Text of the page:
Could a connected world one day mean a safer world? In the wake of the 10-year anniversary of the September 11th terrorist attacks on the U.S., the nation is taking a look at where it was, where it is, and where it is headed regarding public safety. M2M (machine-to-machine) technology has begun to change the way we think of emergency communications, first response, and disaster preparedness and relief, enabling tools and solutions that were not an option a decade ago.
Safety is also on the mind of the TIA (Telecommunications Industry Assn.), www.tiaonline.org, which released a statement this past weekend in honor of the 9/11 anniversary. TIA President Grant Seiffert said one of the association’s main goals is to support the public-safety community, especially by helping to develop and maintain standards for the latest technology to be used by consumers, businesses, and governments.
Seiffert says TIA is working to build out public-safety networks; advocate in Washington for an interoperable public-safety network; and manufacture public-safety communications systems, equipment, and devices.
What does this actually look like? If 2012 is to be the year of public safety in M2M, then we should be seeing a number of solutions being deployed across the country. In reality, we are.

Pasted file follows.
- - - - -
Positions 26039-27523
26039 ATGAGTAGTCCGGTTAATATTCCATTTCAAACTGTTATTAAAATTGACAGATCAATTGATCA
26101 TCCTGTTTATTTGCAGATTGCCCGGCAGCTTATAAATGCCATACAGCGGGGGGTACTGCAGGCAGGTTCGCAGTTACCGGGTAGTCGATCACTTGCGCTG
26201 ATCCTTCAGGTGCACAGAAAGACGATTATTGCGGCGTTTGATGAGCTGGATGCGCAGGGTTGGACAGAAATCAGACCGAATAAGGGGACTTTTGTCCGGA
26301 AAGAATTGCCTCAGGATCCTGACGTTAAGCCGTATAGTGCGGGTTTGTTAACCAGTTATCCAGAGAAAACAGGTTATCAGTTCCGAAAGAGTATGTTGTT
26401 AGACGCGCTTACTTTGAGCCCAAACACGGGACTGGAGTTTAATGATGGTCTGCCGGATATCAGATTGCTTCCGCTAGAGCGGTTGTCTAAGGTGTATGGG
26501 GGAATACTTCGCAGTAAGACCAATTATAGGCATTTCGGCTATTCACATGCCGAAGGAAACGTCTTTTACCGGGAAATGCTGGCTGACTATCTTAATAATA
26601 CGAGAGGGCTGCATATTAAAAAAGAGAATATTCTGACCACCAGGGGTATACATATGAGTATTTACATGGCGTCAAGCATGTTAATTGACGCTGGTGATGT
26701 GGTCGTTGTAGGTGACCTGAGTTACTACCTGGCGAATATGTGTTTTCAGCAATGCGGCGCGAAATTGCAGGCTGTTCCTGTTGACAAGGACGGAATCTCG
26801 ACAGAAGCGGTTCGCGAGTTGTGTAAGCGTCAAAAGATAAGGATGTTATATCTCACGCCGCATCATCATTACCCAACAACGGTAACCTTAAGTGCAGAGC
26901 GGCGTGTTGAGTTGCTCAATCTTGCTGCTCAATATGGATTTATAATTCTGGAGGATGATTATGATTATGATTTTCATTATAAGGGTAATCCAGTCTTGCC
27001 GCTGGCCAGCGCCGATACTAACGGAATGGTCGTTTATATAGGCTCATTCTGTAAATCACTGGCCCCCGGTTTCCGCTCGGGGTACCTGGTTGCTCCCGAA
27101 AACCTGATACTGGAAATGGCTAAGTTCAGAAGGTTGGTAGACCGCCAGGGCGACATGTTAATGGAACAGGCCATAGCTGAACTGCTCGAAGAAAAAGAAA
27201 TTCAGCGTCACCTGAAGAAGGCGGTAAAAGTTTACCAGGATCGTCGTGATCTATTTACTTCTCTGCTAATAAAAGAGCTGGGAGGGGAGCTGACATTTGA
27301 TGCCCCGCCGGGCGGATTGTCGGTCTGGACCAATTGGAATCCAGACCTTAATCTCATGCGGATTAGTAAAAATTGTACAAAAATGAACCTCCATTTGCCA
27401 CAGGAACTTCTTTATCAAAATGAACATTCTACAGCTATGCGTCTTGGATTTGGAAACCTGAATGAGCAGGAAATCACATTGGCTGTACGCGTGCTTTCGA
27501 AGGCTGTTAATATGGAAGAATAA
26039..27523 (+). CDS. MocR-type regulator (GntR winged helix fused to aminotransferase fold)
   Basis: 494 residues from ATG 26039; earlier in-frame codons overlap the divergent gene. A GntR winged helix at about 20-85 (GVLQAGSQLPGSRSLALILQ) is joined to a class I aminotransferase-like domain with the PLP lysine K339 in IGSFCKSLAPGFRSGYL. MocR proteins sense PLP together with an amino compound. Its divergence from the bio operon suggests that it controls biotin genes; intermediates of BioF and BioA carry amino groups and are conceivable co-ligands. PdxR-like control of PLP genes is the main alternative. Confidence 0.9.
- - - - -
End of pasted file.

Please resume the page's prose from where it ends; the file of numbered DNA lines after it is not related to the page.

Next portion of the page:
The Peggy Smedley Show, www.peggysmedleyshow.com, an Internet talk radio show that focuses on M2M and connected devices, is highlighting a number of these solutions in a series featuring first responders that are implementing M2M technology solutions to maximize service to their community.
The series, which launched on August 16, will continue next Tuesday, September 20, with a 30-minute interview with Bob McKeeman, chairman of the board, Utility, www.utility.com; and Laine Matthews, director of business development, Wilson Electronics, www.wilsonelectronics.com. The discussion will focus on how the two companies partner to provide a robust solution for first responders.
Public-service organizations like the San Jose Police Dept., are also reaping the benefits of implementing a technology solution to better serve the public. The department deployed a solution from Feeney Wireless, www.feeneywireless.com, which provides GPS information for dispatch, delivers realtime data about detainees, and enables its mobile fingerprinting project, among other things.
How important is the wireless industry’s role in developing larger-scale systems that will assist first responders? P25 (Project 25), a steering committee supported by agencies such as the DOD (Dept. of Defense), believes common standards for digital public-safety radio communications will pave the way for a stronger first-response infrastructure in the U.S.
TIA says P25-compliant systems will help ensure equipment interoperability, compatibility, and economy of scale. Interoperability among first responders just may be a key to success in the long run. By encouraging manufacturers to provide compliant products, and making an effort to provide cost-effective emergency communications solutions, the wireless industry can help ensure we, as a nation, are as prepared as possible to keep citizens safe.